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Environment


Youngstown anti-fracking amendment will go to voters
But what they say in May may change nothing
by WKSU's TIM RUDELL


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Tim Rudell
 
The square in downtown Youngstown
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In The Region:

Supporters call it a “community Bill of Rights.”  Others say it is a study in futility.  Still, an initiative to ban fracking in the city of Youngstown will go the voters there in the May 7 election.  WKSU’s Tim Rudell reports.

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City Council tonight approved putting a charter amendment on the ballot that would prohibit oil and gas drilling in Youngstown.

Members said they had no choice because a citizens group presented petitions with more than double the 1,500 signatures needed to put the issue before voters. They also said the amendment twill not matter even if it passes because it can’t be enforced. 

According to an expert in Ohio constitutional law, they’re right.  Paul Richert of the University of Akron says the state Legislature took all control over oil and gas away from local jurisdictions 25 years ago to get rid of myriad overlapping, sometimes technically unsound regulations among counties, townships, cities and villages.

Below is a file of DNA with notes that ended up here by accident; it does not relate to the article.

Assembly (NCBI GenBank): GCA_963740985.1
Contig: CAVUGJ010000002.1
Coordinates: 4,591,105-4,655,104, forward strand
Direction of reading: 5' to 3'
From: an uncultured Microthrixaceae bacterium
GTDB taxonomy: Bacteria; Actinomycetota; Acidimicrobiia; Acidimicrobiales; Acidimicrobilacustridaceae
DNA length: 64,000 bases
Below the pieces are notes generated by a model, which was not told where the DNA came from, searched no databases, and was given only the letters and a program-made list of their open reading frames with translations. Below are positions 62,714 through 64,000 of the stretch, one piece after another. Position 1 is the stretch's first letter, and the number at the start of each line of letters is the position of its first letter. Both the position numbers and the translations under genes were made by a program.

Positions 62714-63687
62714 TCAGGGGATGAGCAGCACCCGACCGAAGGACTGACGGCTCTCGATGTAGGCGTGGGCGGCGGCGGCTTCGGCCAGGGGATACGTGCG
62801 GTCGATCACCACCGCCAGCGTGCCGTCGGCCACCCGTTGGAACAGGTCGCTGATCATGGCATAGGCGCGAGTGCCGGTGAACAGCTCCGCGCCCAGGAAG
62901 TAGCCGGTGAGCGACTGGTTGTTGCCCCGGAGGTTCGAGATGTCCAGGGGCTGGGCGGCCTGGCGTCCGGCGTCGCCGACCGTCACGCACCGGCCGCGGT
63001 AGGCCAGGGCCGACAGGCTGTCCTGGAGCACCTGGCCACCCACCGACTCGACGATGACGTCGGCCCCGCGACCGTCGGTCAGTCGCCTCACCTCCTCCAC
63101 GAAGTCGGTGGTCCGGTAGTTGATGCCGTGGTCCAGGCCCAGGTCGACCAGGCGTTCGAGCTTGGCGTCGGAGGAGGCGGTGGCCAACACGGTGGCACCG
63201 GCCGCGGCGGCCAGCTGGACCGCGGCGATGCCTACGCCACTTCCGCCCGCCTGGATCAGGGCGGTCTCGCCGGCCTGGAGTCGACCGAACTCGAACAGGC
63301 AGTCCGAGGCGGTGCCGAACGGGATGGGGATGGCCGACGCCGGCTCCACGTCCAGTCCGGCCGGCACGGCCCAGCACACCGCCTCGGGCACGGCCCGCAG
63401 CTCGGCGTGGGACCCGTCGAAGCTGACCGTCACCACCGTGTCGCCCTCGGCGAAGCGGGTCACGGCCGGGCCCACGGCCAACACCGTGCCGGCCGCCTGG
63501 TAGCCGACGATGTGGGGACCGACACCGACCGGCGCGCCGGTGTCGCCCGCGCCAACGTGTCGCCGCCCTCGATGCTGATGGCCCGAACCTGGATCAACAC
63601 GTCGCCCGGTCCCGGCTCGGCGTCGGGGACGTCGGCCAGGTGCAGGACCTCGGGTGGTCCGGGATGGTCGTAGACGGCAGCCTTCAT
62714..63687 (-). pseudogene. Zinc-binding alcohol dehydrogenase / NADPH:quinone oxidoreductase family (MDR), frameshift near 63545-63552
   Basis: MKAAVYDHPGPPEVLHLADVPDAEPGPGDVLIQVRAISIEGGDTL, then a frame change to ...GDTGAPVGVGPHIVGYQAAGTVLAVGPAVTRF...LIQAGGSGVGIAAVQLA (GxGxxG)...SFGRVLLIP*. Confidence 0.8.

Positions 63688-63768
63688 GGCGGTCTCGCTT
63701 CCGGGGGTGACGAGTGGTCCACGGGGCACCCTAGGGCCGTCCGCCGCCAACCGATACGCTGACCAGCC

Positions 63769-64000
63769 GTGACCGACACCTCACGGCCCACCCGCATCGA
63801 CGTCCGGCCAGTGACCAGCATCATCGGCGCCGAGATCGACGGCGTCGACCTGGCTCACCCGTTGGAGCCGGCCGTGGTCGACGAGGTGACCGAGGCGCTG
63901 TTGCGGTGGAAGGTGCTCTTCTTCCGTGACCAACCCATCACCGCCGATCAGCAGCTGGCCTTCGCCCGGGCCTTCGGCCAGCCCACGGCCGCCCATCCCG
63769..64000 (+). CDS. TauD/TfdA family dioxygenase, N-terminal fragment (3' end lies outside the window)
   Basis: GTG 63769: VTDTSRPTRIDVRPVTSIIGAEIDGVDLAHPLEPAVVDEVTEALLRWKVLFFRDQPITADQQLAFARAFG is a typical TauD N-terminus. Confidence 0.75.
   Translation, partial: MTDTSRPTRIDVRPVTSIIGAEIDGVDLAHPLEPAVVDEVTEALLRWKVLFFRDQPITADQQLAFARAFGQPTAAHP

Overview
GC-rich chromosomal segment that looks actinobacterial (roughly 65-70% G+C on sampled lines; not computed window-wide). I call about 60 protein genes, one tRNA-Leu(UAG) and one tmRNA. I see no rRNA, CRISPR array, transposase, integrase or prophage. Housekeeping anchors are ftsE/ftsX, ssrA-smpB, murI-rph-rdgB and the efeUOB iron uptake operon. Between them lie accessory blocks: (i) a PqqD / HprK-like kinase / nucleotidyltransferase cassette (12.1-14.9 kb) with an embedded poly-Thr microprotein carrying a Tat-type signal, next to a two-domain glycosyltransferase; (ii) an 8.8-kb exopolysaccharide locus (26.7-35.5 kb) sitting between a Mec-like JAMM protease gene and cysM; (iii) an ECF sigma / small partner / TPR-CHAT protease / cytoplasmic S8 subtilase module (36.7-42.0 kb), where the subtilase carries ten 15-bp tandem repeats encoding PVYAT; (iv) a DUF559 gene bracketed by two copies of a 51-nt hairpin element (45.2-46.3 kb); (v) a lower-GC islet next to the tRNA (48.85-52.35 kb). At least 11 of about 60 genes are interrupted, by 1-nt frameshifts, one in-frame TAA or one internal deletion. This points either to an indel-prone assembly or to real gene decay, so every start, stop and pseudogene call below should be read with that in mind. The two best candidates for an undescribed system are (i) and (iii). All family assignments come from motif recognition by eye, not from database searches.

And, he says, state law normally trumps local law, so home rule initiatives like Youngstown’s charter amendment aren’t the way to go to regain control.

 “The only way change is likely to come is if people across the state push state legislators to make changes,” Richert says.

Munroe Falls lost a home rule case in the state appeals court just last week; the city is appealing.

Related WKSU Stories

Could Youngstown ban fracking even if it wanted to?
Wednesday, February 20, 2013

Youngstown anti-fracking amendment will go to voters
Wednesday, February 20, 2013

Youngstown fracking water spill will take another week of cleanup
Tuesday, February 19, 2013

A bipartisan bill would toughen Ohio's fracking pollution penalties
Tuesday, February 19, 2013

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